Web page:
Former Zimbabwean President Robert Mugabe’s family and the government on Friday said he would be buried in about a month after they agreed to entomb him at a monument for national heroes in Harare.
Mugabe died in Singapore last week, aged 95, leaving Zimbabweans deeply divided over the legacy of a leader once lauded as an anti-colonial guerrilla hero, but whose 37-year iron-fisted rule ended in a coup in 2017.
His family and President, Emmerson Mnangagwa, a former Mugabe ally who turned against him, had been at odds over where and when he would be buried after his body returned home on Wednesday from Singapore.
On Friday, they agreed he would be buried at the National Heroes Acre, but the final ceremony will only take place in 30 days after a new mausoleum is built for Mugabe.
“The government, the chiefs, the traditional leaders went to the Heroes Acre they showed each other where President Mugabe is going to be buried and that place will take about 30 days to complete,” his nephew Leo Mugabe said.
Mnangagwa confirmed the burial would only take place once a new mausoleum had been built there for the former leader.
Around a dozen African leaders and former presidents, including South Africa’s Cyril Ramaphosa, are among those expected to attend Mugabe’s official state funeral on Saturday in Harare in a sports stadium.
Tensions had erupted when Mnangagwa’s government proposed a burial at the monument while the family said he would be buried at a private ceremony, possibly in his homestead of Kutama, in the Zvimba region, northwest of the capital.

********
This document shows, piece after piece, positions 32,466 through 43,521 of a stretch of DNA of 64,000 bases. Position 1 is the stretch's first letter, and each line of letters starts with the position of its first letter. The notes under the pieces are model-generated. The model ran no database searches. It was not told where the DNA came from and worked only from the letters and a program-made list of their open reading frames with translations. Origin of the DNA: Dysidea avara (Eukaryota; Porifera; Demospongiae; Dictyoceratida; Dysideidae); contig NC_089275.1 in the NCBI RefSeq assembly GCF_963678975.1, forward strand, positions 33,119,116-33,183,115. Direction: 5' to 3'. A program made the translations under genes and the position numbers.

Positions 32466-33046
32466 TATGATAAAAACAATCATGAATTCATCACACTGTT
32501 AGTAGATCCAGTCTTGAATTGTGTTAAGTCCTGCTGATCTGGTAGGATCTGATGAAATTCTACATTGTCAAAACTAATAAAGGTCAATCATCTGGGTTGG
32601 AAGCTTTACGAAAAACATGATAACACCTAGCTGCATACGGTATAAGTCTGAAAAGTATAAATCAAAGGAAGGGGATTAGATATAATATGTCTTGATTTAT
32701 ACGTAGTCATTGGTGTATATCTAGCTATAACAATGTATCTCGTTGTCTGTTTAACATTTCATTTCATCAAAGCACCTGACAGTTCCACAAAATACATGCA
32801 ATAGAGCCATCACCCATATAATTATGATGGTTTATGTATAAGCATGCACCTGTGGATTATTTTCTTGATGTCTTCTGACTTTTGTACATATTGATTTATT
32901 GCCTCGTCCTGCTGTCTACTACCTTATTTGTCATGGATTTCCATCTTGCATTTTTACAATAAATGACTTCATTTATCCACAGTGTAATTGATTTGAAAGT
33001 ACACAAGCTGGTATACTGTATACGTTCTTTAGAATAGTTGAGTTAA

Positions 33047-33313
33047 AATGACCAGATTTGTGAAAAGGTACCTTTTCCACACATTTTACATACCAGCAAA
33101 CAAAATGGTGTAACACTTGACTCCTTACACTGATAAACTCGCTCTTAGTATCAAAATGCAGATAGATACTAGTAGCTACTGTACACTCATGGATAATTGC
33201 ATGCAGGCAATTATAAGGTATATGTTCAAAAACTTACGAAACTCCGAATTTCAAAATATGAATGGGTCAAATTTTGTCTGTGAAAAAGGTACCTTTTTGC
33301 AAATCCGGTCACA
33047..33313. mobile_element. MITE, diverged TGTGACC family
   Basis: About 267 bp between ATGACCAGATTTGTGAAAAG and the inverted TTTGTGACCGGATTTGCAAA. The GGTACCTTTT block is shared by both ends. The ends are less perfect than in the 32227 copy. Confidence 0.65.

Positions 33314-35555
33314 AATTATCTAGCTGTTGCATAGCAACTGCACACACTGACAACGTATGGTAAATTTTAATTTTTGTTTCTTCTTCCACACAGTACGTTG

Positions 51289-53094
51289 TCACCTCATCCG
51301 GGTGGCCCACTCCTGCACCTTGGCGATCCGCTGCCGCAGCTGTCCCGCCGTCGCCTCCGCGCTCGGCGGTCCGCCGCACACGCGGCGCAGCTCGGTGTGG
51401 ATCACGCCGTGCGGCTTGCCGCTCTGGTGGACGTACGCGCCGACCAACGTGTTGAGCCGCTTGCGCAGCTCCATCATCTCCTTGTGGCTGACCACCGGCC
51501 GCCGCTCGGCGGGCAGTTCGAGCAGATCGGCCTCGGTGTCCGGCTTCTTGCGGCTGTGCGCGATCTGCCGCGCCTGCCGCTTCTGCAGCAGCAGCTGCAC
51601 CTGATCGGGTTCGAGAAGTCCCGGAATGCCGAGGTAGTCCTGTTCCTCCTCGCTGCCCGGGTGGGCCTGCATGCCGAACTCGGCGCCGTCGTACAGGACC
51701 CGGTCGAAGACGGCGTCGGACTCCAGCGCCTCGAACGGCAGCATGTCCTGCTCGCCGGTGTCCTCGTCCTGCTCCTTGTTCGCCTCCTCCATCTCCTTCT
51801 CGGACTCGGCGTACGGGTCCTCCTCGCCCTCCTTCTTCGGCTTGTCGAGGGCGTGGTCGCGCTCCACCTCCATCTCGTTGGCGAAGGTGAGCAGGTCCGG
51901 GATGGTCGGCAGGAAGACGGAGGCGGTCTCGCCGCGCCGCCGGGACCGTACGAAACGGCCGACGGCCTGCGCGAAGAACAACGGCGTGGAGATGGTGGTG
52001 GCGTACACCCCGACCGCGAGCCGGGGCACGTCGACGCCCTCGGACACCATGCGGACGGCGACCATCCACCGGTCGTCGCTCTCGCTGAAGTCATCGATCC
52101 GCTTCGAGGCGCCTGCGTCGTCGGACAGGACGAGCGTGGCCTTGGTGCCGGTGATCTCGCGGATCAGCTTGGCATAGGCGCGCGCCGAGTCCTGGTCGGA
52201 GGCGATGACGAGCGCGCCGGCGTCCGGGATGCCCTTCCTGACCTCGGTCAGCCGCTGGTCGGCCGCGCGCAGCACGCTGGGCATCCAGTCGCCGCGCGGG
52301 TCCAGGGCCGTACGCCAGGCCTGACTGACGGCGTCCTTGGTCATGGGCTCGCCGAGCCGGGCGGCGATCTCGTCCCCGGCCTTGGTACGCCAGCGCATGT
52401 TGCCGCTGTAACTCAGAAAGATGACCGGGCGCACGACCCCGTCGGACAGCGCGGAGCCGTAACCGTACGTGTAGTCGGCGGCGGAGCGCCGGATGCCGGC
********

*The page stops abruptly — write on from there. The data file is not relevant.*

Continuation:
Leo Mugabe said Mugabe’s body would go to Zvimba while the new tomb was built.
The former leader had been travelling to Singapore regularly for medical treatment but allies say his health deteriorated rapidly after his ouster.
Some of Mugabe’s relatives are still bitter over how he was removed from power, and the role Mnangagwa played in his ouster.
Mugabe dismissed Mnangagwa as first vice president in 2017 — a move many perceived as a bid to position his wife Grace to succeed him after nearly four decades of autocratic rule.
Soon after, Mugabe was toppled by protesters and the army in what was seen as part of a power struggle within the ruling ZANU-PF party between pro-Mnangagwa factions and Mugabe loyalists siding with Grace.
He remained free in Zimbabwe with his family after he was forced from office.
People divided –
Zimbabweans have been split over the death of a man who some still praise for ending white-minority rule and widening access to health and education to the poor black majority.
But many Zimbabweans remember his tyrannical leadership and economic mismanagement that forced millions to escape a country ravaged by hyper-inflation and shortages of food, drugs and fuel.
“We are happier now that he is gone. Why should I go to his funeral? I don’t have fuel,” said Constance, 52, a Harare housewife.
“We don’t want to hear anything about him anymore. He is the cause of our problems.”
Mugabe’s legacy is also marked by a crackdown known as Gukurahundi, which killed an estimated 20,000 alleged “dissidents”, and his violent seizure of white-owned farms that made him an international outcast.
Mnangagwa himself is under pressure after promising a new post-Mugabe era of more investment and jobs after he came to power, with little success.
His government’s fuel price hike this year sparked protests which led to a crackdown on opposition and clashes in which soldiers opened fire killing 17 people.
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